Take Five with “Top Chef Masters” Contender Suvir Saran, on His Upcoming Bay Area Appearance with the Food Gal
The 38-year-old, executive chef/owner of award-winning Devi in New York City will tell you he’s probably one of the most frank chefs you’ll ever meet. (Wait till you hear what he thinks of Zagat and Yelp.) That forthrightness, coupled with an energetic and telegenic presence, has made him a favorite speaker at seminars. See for yourself when he joins yours truly on stage at 7 p.m. April 29 for a lively Q&A session at the India Community Center in Milpitas. Tickets are $50 for ICC members; and $55 for non-members. Executive Chef Vittal Shetty of Amber India in San Jose will prepare signature hors d’oeuvres inspired by Saran’s recipes.
Saran’s South Bay appearance will be in conjunction with “Dining Out for Life Silicon Valley,’’ which is part of an annual national campaign, in which participating restaurants raise money for those living with HIV/AIDS. Proceeds from the Silicon Valley event will support the Health Trust AIDS Services, which helps more than 800 people in Santa Clara County with hot meal delivery, food baskets, and housing assistance.
Forty restaurants in 12 Silicon Valley cities will donate at least 25 percent of their food sales on April 28 to that organization. For more details, click here. Saran also will be making a surprise appearance that evening at four South Bay restaurants, so keep your eyes peeled.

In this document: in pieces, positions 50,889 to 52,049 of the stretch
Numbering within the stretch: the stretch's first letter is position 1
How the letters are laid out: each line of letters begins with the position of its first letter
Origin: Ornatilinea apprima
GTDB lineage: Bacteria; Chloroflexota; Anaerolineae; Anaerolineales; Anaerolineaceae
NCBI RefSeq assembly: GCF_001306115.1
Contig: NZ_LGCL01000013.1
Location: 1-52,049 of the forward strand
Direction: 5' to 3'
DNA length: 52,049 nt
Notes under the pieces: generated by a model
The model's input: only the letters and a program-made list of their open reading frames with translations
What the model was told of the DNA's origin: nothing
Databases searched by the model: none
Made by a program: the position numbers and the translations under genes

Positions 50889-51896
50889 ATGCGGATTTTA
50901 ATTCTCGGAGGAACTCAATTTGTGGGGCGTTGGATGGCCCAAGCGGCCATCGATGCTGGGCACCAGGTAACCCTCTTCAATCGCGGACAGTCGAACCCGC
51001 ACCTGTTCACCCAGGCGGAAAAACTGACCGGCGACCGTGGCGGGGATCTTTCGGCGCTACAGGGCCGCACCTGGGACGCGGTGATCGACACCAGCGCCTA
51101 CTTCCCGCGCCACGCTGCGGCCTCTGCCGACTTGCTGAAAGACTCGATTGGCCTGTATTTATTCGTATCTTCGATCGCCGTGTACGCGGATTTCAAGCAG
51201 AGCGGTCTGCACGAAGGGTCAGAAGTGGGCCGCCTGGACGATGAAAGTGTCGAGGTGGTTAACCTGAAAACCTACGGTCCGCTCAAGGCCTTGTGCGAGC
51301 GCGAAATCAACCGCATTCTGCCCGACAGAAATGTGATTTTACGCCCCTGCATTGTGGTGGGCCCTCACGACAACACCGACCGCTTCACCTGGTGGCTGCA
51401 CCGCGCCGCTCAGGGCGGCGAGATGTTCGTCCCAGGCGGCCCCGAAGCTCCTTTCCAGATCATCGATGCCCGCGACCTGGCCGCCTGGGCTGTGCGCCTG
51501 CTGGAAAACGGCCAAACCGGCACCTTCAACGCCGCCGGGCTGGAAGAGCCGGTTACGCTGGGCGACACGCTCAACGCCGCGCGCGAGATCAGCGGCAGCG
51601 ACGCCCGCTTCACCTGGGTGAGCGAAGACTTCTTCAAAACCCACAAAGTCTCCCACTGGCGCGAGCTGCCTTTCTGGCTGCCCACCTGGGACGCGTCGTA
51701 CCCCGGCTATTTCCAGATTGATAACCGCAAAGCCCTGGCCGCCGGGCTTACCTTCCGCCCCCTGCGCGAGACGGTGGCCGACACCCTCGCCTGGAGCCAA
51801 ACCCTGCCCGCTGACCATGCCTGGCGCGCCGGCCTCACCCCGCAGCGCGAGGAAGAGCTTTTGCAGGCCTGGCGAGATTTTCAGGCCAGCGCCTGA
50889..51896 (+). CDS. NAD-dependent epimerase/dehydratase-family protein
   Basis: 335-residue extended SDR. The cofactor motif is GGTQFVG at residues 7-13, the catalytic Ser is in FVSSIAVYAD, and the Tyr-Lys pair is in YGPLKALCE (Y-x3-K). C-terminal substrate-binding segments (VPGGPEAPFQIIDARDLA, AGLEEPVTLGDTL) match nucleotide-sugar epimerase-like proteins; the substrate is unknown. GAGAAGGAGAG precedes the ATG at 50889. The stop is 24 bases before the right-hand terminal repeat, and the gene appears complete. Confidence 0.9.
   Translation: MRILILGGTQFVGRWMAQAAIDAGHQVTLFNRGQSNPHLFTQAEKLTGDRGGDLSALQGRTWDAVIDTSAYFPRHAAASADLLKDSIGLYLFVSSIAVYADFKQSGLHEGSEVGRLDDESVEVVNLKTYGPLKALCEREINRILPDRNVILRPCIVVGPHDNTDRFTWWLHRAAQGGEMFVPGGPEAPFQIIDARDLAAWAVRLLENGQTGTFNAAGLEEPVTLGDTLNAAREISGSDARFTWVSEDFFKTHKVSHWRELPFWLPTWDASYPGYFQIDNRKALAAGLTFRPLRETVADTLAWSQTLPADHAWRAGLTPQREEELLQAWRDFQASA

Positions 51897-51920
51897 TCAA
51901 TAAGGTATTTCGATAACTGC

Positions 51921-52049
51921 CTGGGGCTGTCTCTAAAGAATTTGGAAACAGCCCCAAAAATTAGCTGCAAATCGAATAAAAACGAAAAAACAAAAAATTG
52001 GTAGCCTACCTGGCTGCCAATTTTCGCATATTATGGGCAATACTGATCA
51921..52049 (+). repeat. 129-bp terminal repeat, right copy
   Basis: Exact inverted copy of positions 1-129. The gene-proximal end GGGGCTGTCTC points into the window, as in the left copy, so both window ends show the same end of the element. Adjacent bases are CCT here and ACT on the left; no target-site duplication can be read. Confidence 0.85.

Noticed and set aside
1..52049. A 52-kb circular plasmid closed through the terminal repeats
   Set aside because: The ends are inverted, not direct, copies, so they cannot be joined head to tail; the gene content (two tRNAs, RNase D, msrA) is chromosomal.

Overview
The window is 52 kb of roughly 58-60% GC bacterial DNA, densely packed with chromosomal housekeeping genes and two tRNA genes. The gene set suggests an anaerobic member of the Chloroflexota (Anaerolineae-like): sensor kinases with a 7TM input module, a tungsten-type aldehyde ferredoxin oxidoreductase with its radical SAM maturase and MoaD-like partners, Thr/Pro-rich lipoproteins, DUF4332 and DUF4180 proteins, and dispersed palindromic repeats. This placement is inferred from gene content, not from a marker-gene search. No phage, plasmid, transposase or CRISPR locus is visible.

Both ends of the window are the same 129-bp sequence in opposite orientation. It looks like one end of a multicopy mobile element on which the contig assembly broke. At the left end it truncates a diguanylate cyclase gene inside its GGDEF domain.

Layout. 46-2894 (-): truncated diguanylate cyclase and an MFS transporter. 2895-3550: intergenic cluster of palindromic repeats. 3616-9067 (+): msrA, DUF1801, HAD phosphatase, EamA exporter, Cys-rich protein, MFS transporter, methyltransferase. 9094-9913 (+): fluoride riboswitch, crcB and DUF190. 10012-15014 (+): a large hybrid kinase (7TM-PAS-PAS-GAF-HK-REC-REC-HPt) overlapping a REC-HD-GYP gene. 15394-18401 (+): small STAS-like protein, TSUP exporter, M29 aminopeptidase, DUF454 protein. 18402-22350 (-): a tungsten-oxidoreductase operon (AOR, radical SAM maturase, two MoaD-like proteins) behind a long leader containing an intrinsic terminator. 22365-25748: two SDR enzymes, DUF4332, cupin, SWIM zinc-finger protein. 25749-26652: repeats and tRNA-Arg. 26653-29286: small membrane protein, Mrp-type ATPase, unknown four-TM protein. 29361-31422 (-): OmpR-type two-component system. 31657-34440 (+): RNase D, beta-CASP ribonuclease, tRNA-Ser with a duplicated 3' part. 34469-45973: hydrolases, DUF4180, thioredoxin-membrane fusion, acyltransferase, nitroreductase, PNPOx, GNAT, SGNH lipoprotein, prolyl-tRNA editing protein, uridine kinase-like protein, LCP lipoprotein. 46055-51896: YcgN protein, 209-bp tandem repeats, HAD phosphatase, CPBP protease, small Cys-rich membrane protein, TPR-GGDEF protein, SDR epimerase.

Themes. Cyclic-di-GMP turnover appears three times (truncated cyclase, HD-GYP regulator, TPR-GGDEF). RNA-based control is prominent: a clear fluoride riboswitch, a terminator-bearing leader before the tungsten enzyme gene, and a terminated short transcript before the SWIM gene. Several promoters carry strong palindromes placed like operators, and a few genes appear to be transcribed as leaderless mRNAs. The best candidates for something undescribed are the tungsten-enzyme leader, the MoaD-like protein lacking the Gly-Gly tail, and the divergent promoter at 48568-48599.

Additionally, at 12:30 p.m. April 29, Saran will present a talk about healthy cooking at the Health Trust Food Basket in San Jose. He will be joined by cookbook author and legendary restaurateur, Joyce Goldstein, who was an early pioneer in the fight against HIV/AIDS. Advance reservations are required by emailing Jon Breen at firstname.lastname@example.org.
Lastly, Saran is not only donating four dinners for two at Devi, but also donating his time to cook a meal for eight at a private home in the Bay Area. These items will be auctioned off online on the Health Trust’s Web site to the highest bidders, starting at midnight May 5.
Last week, I had a chance to chat by phone with him about what brought him to the United States at age 20, and what he thinks of the state of Indian food here.
Q: Why is ‘Dining Out for Life’ a cause near and dear to you?
A: I lost many friends to HIV/AIDS. My partner of nine years is a big civil rights person. He’s always yelling and screaming, and I realized that a voice demanding humanity was important in American society.
Most people take it for granted that we live in a democracy and everything is perfect. I have to be a champion of underdogs. I owe it to every underdog to speak up for them.
Q: Devi was the first and only Indian restaurant in the United States to earn a Michelin star. What did that honor mean to you?
A: That I should commit suicide now that they’ve taken it away after two years. (laughs) It was an honor. It was a wonderful thing. We got it at the top of our game. Then, it was taken from us. Since my business partner and I had a separation, we are now back at our prime. Who knows? Maybe next year, we’ll get it back again.
We had it two years in a row. It was a luxury. I don’t take it for granted. I look it as a sweet gift bestowed us on by powers that be. It’s not like those worthless Zagat ratings, which have no value in my mind.
Q: I’m almost afraid to ask what you think of Yelp?